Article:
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Old Gregg
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Re: Student loan payments: Actual numbers

Postby Old Gregg » Wed Nov 18, 2015 2:02 pm

move to germany or netherlands and ditch the loans

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AVBucks4239
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Re: Student loan payments: Actual numbers

Postby AVBucks4239 » Wed Nov 18, 2015 2:03 pm

Anonymous User wrote:$320K combined household PAYE-eligible student debt, $160k combined income, early 30s.

My fear is that actually attempting to pay off the debt will rob us of all cash for the next 10 years. This isn't really possible w/kids, desire to save for a house downpayment, emergency fund, and other expenses incurred in your 30s. Alternatively, we could PAYE for 20 years and keep some cash for the tax bomb.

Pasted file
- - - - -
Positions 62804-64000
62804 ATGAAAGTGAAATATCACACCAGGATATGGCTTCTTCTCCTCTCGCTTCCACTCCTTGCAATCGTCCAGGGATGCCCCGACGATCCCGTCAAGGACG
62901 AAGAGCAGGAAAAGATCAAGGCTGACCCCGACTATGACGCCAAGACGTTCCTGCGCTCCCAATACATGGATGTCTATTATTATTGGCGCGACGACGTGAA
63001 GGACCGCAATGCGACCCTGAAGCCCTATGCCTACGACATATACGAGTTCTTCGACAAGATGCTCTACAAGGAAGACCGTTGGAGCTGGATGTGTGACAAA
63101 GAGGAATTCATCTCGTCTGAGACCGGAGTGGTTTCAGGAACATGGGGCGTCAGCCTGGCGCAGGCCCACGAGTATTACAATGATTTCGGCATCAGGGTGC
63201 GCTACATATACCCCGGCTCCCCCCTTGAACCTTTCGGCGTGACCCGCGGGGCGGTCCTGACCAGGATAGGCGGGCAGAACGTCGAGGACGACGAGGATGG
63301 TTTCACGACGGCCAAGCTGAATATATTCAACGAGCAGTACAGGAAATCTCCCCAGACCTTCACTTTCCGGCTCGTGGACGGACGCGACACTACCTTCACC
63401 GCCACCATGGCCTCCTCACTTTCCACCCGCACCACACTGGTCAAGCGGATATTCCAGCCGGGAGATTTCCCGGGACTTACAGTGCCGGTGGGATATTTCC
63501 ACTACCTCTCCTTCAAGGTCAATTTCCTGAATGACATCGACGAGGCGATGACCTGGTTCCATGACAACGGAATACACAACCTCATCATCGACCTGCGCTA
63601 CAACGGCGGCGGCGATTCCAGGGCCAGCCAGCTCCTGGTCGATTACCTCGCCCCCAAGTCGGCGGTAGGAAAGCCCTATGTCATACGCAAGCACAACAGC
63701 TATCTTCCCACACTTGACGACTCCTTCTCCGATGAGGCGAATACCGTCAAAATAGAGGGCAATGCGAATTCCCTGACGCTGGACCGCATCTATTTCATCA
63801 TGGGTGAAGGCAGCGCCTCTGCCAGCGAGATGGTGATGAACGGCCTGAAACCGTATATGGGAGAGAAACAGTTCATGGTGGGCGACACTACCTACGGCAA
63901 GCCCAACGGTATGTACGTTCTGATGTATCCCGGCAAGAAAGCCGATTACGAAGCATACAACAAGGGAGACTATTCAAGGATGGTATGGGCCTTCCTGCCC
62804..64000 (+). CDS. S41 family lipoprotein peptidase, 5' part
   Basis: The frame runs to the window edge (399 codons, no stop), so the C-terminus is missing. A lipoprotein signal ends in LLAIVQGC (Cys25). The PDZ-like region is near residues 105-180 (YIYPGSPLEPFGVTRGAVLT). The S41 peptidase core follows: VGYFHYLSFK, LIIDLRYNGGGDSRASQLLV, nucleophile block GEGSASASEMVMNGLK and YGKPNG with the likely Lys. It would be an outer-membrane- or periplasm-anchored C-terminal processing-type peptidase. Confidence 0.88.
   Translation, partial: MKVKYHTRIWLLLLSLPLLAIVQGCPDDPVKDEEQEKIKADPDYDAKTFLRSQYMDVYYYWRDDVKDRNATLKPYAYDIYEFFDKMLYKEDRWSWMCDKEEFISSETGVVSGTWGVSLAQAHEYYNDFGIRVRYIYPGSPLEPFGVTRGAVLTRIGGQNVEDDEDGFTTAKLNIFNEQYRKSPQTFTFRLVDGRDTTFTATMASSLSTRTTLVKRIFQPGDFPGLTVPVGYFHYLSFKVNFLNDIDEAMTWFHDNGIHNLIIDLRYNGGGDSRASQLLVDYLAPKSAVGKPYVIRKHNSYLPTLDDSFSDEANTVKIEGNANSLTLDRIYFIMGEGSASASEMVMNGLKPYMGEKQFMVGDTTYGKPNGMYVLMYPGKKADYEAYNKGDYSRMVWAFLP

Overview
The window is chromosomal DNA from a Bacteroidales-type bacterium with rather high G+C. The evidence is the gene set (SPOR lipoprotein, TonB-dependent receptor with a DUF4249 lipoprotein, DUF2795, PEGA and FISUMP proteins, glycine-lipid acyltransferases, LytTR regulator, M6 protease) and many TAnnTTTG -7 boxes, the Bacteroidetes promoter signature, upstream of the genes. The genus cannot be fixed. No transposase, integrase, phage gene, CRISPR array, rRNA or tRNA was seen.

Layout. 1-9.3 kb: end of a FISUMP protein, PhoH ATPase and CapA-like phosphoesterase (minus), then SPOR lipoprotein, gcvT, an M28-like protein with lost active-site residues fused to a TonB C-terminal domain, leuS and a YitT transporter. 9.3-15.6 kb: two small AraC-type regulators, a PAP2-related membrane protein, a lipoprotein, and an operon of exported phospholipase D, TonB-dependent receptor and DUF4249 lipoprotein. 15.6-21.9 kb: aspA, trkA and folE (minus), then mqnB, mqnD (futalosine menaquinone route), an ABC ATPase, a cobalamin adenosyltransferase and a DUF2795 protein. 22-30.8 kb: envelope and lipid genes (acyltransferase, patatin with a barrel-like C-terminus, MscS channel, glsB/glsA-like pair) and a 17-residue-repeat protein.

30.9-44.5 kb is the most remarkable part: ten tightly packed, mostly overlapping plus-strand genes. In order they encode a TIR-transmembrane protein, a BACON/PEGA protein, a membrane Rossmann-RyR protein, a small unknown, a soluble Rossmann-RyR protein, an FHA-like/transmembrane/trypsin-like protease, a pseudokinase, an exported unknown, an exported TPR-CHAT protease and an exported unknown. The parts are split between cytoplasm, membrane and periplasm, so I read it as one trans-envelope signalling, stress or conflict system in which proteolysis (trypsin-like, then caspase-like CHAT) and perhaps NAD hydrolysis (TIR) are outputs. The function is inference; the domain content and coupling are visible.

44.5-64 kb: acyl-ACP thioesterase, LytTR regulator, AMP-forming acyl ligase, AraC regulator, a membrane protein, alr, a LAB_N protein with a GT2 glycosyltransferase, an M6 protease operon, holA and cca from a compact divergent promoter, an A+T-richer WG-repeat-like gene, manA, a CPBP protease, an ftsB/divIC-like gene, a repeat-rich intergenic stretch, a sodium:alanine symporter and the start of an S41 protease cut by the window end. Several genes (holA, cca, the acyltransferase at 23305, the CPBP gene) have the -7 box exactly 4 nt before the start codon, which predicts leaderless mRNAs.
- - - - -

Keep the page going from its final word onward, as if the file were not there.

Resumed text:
Realistically, where is the line for paying the debt vs. riding the PAYE train?

I used to post your question all the time. I think it's an adjustable line depending on income/family situation, but you're well past the line. PAYE and get your AGI down for as long as humanly possible. Both of you max out your 401k ($37k), HSA, 529s, etc. and get your payments down. Then you'll be paying less on your loans and increasing your savings rate.

FWIW, the anonymous poster above who paid off $200k in debt could probably have well over half a million in investments (at least, given the high returns in 2012, 2013, etc.) had he/she acted rationally/logically instead of emotionally. But hey, personal finance is personal, and he/she probably feels pretty good about being debt free.